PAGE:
Verbal battles are normal in the Legislative Assembly, but what makes the current tussle so unusual is that it’s between opposition members and one of the official members of the House, Financial Secretary Kenneth Jefferson.
One aspect of the current scrape deals with how the government accrued some CI$17 million more of operational expenses in the last month or two of the 2008/09 financial year.
The opposition People’s Progressive Movement is calling on Mr. Jefferson to explain. Mr. Jefferson said he will sometime later this week.
Frankly, we can’t understand why Mr. Jefferson cannot explain now. His excuse that he was away from 13 to 25 June and couldn’t be expected to respond so shortly after returning just doesn’t hold water in our opinion.
First of all, Mr. Jefferson helped provide the information that was in a statement issued by Leader of Government Business McKeeva Bush on 12 June. That statement said Mr. Jefferson had provided ‘a thorough briefing on the Government’s financial situation’ at a meeting of the new Cabinet on 2 June.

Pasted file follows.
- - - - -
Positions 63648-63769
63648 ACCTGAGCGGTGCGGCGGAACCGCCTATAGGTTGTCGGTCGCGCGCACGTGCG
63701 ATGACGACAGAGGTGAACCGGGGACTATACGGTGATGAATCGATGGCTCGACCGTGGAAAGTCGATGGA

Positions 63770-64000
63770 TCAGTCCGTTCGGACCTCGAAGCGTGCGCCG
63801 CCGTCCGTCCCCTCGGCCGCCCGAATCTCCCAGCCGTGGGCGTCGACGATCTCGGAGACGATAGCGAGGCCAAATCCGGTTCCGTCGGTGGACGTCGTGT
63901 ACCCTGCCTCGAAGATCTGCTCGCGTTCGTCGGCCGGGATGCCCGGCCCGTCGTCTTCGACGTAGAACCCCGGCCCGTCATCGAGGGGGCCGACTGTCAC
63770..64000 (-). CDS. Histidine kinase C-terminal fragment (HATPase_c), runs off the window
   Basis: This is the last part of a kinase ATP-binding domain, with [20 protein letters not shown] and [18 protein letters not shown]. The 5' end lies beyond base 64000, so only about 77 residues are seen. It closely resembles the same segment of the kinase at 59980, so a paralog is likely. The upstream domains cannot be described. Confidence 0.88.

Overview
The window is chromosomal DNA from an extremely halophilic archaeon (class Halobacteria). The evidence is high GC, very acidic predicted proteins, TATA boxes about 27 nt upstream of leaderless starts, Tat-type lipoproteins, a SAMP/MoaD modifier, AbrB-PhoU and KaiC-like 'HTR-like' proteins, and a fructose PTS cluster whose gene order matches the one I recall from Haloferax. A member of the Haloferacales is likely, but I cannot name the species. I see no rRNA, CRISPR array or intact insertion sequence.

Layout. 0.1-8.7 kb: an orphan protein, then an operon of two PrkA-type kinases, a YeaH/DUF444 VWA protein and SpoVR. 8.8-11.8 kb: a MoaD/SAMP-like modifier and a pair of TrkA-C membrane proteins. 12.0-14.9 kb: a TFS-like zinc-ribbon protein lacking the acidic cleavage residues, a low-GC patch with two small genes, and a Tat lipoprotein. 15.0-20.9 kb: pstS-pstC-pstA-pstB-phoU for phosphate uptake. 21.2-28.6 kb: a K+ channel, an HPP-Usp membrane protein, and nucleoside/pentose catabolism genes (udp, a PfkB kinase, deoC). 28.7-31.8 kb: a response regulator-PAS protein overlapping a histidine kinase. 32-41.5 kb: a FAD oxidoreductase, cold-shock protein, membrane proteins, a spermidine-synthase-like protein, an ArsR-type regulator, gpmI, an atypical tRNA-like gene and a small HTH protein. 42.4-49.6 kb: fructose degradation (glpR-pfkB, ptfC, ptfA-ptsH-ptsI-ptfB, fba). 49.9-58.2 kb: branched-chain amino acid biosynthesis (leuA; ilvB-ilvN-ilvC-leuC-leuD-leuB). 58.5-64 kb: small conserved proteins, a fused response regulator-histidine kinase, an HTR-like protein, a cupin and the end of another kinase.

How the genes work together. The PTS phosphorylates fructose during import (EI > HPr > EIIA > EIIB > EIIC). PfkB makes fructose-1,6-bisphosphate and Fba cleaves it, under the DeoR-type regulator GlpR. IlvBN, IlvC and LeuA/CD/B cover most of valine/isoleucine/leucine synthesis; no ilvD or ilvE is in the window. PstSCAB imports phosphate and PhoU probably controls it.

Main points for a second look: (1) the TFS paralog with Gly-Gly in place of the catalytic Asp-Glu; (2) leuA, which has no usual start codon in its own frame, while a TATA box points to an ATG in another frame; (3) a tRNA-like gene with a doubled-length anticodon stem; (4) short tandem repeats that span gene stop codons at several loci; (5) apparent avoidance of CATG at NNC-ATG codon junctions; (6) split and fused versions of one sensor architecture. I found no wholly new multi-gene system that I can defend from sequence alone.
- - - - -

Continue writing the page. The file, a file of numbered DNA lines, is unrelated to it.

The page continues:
Surely, Mr. Jefferson should have anticipated the opposition – and the Cayman public – wanting to know how the country spent $17 million dollars more than projected in operating expenses in just a short period of time. He should have explained that to the country even before he left on official business on 13 June.
More importantly, what’s Mr. Jefferson’s delay now? He was asked in the House last Friday and he has said he’d issue a statement this Thursday or Friday. Why must the country wait for a prepared statement? Why couldn’t Mr. Jefferson just tell the opposition and the public what caused the large increase in operating expenses, information he’s known at least since 2 June?
It looks to us that Mr. Jefferson has been avoiding this subject, possibly because he didn’t want to become embroiled in the politics of it all.
Well, judging by the verbal salvos being shot across the Assembly floor recently, we’d say Mr. Jefferson is in the thick of the politics.
Ultimately, as a civil servant, Mr. Jefferson has a responsibility to the people of this country, not to any particular political party. If the previous government were asking him to endorse budgets that were unrealistic, then why are we only hearing about that now?
Mr. Jefferson said in Assembly Monday that for far too long the financial secretary had been made a scapegoat by elected politicians, who he said had become comfortable in their belief there would be no reply. He vowed that would change.
We certainly hope so.